How Chhattisgarh’s “manure market” works

the plan to buy cow dung to boost the rural economy, keep villages clean and solve the problem of stray cattle had initial success, but things didn’t go as planned

We haven’t run it in a while; that’s why it takes time,” said Janak Dhuve, as he pulled the handle to start the high-output generator. ” It’s winter. We don’t need to turn on the fans during the day and there’s no one here to use the lights at night,” he said as he turned the lever again. A few minutes and a few more attempts later, the machine started and turned on the ceiling fan and LED bulbs.

Dhuve is the operator of the biogas power plant of a Gauthhan (cow shelter) in Bancharoda village of Raipur district in Chhattisgarh. The plant’s generator runs on methane produced from dung collected at Gauthhan.

The biogas plant, under the management of Swachh Bharat Mission, in the 3-hectare shelter was inaugurated by Chief Minister Bhupesh Baghel last October and later became part of the state’s Godhan Nyay Yojana, effective since July 20, 2021.

Godhan Nyay Yojana is the state’s flagship program to ‘facilitate the rapid strengthening of the rural economy’ by ‘boosting the dairy industry and organic farming‘ while ‘improving’ the environment from the village. The government currently operates 7,889 gauthhans statewide.

The work of Gauthhans is the responsibility of the local self-government body. In rural areas, it is run by a 13-member committee whose officers are appointed on the recommendation of the Gram Sabha. In urban areas, the city council appoints the committee.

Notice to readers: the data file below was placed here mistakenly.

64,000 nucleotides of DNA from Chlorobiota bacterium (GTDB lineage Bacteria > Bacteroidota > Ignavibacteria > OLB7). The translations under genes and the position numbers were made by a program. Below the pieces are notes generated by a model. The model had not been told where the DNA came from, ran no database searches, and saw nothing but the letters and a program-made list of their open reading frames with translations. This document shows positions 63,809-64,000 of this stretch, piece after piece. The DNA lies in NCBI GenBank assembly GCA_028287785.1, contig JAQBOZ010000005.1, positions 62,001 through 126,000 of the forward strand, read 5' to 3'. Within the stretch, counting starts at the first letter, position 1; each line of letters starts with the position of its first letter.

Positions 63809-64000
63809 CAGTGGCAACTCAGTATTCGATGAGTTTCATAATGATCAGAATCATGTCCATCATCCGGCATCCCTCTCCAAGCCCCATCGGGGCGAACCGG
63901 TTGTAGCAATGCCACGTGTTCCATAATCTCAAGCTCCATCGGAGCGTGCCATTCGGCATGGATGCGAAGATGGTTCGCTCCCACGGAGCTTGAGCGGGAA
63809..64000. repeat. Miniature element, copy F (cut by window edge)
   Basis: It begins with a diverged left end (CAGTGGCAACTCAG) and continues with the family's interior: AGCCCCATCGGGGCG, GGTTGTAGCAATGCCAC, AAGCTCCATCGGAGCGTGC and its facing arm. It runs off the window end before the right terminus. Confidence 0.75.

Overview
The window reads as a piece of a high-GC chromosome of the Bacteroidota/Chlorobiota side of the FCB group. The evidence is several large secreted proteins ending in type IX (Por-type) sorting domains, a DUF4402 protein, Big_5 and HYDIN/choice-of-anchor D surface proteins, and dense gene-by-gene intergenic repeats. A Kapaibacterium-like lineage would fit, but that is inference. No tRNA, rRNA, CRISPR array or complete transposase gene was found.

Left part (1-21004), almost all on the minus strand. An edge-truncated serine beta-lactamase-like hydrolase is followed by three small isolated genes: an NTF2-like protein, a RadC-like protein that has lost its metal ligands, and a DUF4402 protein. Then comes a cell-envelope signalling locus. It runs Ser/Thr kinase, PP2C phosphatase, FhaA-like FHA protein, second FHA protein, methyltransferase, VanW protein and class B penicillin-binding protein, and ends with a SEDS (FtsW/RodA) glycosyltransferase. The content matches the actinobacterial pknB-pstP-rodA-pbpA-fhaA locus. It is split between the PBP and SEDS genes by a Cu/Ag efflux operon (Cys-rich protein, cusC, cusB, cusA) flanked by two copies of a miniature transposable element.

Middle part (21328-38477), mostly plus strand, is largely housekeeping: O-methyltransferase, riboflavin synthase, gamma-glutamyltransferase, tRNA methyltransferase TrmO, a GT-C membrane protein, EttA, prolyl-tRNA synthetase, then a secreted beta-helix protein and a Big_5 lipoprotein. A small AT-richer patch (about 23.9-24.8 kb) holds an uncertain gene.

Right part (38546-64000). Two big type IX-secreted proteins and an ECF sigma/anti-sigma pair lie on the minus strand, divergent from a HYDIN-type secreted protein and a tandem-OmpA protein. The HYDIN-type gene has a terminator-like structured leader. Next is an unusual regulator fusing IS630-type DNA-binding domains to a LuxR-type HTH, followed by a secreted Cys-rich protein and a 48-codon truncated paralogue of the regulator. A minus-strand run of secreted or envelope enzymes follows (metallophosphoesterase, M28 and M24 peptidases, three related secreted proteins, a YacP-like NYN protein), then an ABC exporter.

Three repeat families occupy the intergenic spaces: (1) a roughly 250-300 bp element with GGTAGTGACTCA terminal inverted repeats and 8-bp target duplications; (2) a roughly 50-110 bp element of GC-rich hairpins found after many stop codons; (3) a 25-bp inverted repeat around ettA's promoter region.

Those who want to use them must register with the local Panchayat/municipality; after that, they can take their animals to the shelters in the morning. The shelter provides free fodder, takes care of the livestock throughout the day and pays 2 rupees per kilogram for the dung collected. Animals must be brought back in the evening.

The shelters are supposed to use the dung by turning it into compost and making products like dung logs, incense and pots. For this, they employ self-help groups.

With the Bancharoda Biogas Power Plant, the state government has also tried to use manure to generate electricity. Still, the plant is the only one of its kind in the state, although Chhattisgarh is planning five more, said Bharathi Dasan, managing director of Godhan Nyay Mission. Down to earth (DTE).

In February, DTE visited 10 gauthhans in four districts – Raipur, Durg, Bemetara and Kabirdham – to assess their functioning and found that the program which was intended to help the rural economy is now mainly centered on towns.

Of the 6.39 million tonnes of manure procured in the state till 15 Feb 2022, some 3.37 million tonnes (52.7%) was procured from just seven districts – Rajnandgaon, Raipur, Durg, Raigarh , Korea, Dhamtari and Balod – while 47.24% comes from the remaining 21 districts.

Six of these seven districts are in Raipur and Durg divisions, showing that the program is concentrated around the capital.

*As of February 15;  #Pot, logs, incense sticks, lamps, electricity production;  Source: Godhan Nyay Mission;  Department of Agriculture, Government of Chhattisgarh

Unsold manure